The Italian cooperative system is a model that inspires many organizations because it is so successful and versatile. And few people know as much about this system as Enzo Pezzini.
As Director of the Brussels office of the Confederazione Cooperative Italiane (Confcooperative), Mr. Pezzini has helped to promote and coordinate a number of large- scale European research projects on social cooperatives.
In this interview, Mr. Pezzini talks about the characteristics of the Italian cooperative movement and the challenges it faces.
What motivated the creation of the Alliance of Italian Cooperatives a year ago and what challenges does it face?
The creation of the Alliance of Italian Cooperatives (Alleanza delle Cooperative Italiane) on January 27, 2011 marks the beginning of ongoing coordination between the three main and most representative cooperative associations: the Associazione Generale Cooperative Italiane (AGCI), the Confederazione Cooperative Italiane (Confcooperative) and Lega Nazionale delle Cooperative e Mutue (Legacoop). It's an extremely important event because the purpose of this alliance is to reconcile and move beyond very different traditions and models of entrepreneurship.
There are two main reasons behind this unification. The first is a desire to give a powerful signal that things are changing – without disregarding the cooperative movement's historical divisions – and demonstrate that Italian cooperative associationism is undergoing a process of simplification and cohesion and showing great responsibility in a very complex framework of political and economic crisis. The second is a desire to have cooperation play a more significant role in the edification of society and the market to provide greater balance between work, the economy and well-being.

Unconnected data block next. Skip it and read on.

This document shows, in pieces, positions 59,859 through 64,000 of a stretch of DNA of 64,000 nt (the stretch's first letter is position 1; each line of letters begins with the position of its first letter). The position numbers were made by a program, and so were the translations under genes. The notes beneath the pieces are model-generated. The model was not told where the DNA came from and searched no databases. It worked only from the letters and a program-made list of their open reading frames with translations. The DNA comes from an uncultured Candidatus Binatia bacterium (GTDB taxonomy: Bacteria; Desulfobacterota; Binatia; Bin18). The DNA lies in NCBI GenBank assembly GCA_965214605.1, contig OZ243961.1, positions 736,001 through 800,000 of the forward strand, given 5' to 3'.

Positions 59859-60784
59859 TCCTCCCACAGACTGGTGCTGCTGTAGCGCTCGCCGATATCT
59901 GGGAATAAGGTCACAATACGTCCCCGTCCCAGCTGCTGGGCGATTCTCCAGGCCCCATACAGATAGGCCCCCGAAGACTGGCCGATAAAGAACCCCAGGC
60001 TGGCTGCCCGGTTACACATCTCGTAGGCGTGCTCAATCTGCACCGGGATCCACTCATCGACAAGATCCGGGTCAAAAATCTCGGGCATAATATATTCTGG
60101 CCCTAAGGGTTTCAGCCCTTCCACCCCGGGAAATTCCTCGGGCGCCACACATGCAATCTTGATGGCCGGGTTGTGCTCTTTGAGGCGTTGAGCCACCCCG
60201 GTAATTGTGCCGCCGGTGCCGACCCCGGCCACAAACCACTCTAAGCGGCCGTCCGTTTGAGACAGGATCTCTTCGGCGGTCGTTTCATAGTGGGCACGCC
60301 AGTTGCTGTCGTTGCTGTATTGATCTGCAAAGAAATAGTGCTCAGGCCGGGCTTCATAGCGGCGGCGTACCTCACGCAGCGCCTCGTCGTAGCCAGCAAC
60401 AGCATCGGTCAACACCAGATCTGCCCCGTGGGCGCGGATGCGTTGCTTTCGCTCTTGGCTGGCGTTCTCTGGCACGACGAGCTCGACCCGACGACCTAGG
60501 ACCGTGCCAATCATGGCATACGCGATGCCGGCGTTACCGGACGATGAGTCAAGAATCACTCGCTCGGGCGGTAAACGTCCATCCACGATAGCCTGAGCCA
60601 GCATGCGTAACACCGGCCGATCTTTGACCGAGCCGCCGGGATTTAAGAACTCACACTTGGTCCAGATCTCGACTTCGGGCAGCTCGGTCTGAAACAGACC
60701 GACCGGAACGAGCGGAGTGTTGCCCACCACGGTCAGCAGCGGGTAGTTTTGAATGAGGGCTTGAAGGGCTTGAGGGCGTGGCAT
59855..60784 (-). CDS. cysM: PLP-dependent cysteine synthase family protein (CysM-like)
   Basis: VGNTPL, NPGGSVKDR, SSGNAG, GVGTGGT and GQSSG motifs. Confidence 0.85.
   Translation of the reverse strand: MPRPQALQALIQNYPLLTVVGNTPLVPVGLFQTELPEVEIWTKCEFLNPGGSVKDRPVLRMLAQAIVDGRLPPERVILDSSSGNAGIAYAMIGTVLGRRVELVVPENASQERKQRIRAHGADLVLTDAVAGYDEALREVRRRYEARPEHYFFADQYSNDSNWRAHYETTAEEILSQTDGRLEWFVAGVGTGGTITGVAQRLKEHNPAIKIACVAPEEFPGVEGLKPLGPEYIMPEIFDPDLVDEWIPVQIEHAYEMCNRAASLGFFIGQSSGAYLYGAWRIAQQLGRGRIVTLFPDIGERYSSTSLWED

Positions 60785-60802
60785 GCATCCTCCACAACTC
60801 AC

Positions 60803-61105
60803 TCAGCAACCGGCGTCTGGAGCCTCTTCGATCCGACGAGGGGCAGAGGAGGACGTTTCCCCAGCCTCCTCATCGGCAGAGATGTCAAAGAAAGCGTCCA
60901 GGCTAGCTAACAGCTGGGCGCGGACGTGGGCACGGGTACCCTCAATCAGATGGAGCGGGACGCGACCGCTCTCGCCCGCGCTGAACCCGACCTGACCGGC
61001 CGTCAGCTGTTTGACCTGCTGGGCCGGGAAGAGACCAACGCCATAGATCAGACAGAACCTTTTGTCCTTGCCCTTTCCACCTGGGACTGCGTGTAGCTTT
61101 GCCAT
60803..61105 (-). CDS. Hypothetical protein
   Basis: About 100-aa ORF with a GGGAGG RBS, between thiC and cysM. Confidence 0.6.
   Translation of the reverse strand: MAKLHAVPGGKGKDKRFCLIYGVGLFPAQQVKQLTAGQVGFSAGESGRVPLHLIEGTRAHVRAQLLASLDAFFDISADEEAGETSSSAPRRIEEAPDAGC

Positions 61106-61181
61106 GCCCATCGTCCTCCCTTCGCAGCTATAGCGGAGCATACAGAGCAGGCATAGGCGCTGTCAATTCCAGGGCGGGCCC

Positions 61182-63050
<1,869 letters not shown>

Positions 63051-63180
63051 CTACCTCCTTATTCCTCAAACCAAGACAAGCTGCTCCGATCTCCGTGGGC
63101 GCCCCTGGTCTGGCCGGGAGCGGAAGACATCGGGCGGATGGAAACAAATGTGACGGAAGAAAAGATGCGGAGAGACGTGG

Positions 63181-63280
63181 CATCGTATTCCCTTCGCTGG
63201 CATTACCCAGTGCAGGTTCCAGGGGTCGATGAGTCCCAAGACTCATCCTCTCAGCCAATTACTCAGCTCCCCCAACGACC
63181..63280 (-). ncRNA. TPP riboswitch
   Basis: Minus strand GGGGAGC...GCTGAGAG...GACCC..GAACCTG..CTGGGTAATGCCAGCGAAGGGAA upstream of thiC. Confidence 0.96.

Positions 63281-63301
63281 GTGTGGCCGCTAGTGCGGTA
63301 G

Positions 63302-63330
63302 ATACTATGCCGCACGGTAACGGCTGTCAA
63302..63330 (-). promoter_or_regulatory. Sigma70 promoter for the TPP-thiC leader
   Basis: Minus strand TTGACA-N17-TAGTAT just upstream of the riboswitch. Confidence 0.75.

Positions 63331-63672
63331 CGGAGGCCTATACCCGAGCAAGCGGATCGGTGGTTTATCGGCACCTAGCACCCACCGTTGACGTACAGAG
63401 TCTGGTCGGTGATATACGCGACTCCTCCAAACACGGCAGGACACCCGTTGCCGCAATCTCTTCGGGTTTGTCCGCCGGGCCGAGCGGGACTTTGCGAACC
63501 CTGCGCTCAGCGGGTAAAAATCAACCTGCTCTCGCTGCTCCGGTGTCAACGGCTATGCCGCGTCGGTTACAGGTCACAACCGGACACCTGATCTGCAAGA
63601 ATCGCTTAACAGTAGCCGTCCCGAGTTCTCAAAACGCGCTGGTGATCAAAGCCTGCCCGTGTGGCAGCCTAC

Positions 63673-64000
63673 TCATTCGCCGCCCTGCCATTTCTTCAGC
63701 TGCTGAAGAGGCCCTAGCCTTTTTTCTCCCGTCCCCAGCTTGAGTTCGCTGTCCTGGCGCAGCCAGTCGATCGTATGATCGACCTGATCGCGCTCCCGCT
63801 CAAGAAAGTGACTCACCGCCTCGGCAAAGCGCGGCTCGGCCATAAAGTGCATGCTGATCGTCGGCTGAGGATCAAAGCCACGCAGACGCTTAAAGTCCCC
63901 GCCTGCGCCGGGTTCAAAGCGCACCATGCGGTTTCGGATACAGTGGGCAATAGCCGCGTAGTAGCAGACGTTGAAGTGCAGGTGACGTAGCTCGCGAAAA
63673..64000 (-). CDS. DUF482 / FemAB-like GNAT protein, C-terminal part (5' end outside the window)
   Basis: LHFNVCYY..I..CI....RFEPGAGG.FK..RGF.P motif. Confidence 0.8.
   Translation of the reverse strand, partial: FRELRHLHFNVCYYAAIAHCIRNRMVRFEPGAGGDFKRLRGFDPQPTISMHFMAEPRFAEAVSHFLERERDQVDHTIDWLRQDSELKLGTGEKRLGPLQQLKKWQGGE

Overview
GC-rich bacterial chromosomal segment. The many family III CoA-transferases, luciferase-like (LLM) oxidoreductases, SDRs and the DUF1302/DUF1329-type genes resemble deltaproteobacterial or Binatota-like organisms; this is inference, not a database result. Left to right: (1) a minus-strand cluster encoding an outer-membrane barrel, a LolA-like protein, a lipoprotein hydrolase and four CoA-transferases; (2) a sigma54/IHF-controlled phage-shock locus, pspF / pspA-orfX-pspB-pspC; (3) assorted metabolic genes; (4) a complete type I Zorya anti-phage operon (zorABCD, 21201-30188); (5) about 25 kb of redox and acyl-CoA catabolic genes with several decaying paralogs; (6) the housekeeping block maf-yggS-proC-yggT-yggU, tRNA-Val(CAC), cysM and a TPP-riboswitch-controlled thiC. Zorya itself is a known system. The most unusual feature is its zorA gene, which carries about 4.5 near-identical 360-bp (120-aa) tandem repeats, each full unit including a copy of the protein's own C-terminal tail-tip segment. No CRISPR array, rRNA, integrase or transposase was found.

The Alliance faces a number of challenges. The first is cultural because it's important for the public to clearly understand cooperativism: its role, objectives of working for the common good, ability to meet the needs of people and their communities, and its function as a bastion of economic democracy. It also faces the challenge of allying itself more with the public authorities so they can facilitate the expansion of the cooperative model through legislation and regulation.
Lastly, it has an entrepreneurial challenge. Italy has 43,000 cooperative enterprises, with financial cooperatives owning 12.9% of ATMs and representing the country's 4th largest banking system. In addition, the Italian cooperative movement accounts for 30% of the country's consumption and commercial distribution, 50% of the agri-food sector, and 90% of cooperation in the social sector. So there is lots of potential for promoting new entrepreneurial projects, at the level of the product chains and in terms of territory.
In Italy, cooperatives are recognized in the country's constitution. What principles is this recognition based on and what are the benefits?
Italian cooperatives benefit from legislative protection under article 45 of the constitution, which states that the Republic recognizes the social function of mutuality-based non-profit cooperatives. The law promotes and facilitates their development through the most appropriate means and protects their character and purposes with the help of appropriate controls. Italy is not unique in this regard, as there are other constitutions in Europe and other parts of the world that protect cooperatives.
It's on this basis that successive legislative measures have laid down the principles of solidarity and democracy and the mutualist criteria with which cooperatives must comply.